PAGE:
Biology of jungle perch, Kuhlia rupestris, identification of threats and knowledge gaps to improve local and global management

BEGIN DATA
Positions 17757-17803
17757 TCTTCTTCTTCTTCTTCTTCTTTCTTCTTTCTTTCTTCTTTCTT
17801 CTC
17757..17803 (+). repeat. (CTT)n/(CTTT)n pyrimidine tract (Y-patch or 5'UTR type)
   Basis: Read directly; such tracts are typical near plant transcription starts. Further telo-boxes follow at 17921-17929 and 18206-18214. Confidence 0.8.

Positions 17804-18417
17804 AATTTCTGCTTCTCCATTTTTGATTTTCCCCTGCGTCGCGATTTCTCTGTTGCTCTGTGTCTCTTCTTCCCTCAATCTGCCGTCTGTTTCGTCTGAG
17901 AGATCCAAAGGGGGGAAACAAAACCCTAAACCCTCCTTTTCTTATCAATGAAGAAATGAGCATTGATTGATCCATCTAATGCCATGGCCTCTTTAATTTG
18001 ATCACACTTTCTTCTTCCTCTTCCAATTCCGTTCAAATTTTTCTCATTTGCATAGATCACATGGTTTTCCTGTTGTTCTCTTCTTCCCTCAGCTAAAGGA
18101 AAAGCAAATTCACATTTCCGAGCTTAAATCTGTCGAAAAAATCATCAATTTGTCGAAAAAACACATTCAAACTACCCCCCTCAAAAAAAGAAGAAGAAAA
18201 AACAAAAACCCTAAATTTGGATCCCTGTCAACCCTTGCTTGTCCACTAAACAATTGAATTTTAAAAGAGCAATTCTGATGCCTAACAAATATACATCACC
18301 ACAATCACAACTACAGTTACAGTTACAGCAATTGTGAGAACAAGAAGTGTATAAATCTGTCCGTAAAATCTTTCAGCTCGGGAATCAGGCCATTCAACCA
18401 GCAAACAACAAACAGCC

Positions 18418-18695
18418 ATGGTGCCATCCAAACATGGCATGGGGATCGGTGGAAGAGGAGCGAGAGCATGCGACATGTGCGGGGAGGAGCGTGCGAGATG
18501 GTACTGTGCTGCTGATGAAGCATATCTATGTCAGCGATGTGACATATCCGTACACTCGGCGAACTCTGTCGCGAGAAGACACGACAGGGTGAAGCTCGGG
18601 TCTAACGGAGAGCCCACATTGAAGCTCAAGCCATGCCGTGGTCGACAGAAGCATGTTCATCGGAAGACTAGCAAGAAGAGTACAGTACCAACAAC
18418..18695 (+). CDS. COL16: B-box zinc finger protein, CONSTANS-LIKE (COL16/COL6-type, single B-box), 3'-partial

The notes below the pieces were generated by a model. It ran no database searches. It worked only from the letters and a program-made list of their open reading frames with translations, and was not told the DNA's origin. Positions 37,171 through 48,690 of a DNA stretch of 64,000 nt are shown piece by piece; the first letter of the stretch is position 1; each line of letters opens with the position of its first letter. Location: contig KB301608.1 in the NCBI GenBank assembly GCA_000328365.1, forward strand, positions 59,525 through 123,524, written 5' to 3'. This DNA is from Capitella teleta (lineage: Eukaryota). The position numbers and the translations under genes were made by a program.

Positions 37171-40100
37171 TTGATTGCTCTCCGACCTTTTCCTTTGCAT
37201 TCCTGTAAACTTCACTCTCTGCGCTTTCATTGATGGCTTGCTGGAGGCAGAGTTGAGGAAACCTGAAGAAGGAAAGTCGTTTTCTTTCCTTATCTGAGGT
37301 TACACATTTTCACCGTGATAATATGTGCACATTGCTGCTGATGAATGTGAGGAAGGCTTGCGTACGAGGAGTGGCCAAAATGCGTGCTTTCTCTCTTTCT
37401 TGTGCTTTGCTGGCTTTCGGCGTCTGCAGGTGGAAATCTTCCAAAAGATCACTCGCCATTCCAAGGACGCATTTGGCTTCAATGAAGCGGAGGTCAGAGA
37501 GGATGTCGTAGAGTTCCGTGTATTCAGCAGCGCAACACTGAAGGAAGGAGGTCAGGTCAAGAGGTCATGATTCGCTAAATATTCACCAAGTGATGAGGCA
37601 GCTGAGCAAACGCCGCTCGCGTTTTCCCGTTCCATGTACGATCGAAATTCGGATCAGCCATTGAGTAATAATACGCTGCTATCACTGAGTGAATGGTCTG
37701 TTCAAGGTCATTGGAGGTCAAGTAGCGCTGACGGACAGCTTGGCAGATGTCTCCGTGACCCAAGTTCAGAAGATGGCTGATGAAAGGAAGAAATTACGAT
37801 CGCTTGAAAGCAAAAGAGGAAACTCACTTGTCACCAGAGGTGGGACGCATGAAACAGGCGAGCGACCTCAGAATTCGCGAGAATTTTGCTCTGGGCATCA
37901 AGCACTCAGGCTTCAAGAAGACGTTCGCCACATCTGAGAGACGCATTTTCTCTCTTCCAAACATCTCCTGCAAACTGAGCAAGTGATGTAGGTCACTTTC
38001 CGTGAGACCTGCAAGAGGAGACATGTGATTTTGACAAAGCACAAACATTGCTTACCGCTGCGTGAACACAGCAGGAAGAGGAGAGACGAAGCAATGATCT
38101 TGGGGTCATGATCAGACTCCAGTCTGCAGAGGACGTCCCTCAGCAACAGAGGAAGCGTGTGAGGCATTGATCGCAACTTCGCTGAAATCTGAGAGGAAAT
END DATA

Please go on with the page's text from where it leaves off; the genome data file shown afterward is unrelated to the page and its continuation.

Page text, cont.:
Kuhlia rupestris (Lacepède, 1802), the jungle perch, is a catadromous fish species endemic to Indo-Pacific insular systems. In parts of its range, this species is considered a popular freshwater recreational sport fish, in others it is a common food source. In this study, we attempt to combine scientific literature and scientists’ expertise not only to gather information about its biology but also to identify knowledge gaps, threats and potential remediation measures. A surprisingly large amount of information is available for this non-commercially fished species, possibly due to a combination of scientific interest for its singular life cycle, making it a model species for the study of diadromy, and conservation concerns in Queensland (Australia) and Réunion Island (France). Knowledge gaps mostly relate to the connectivity within and between rivers/islands and to the reproduction and the pelagic larval phases. Threats are generally associated to the requirements of the catadromous life cycle, including upstream/downstream and sea/river migrations. Conservation actions should consider habitat quality and availability, water flow requirements and fishing regulation and its enforcement where necessary.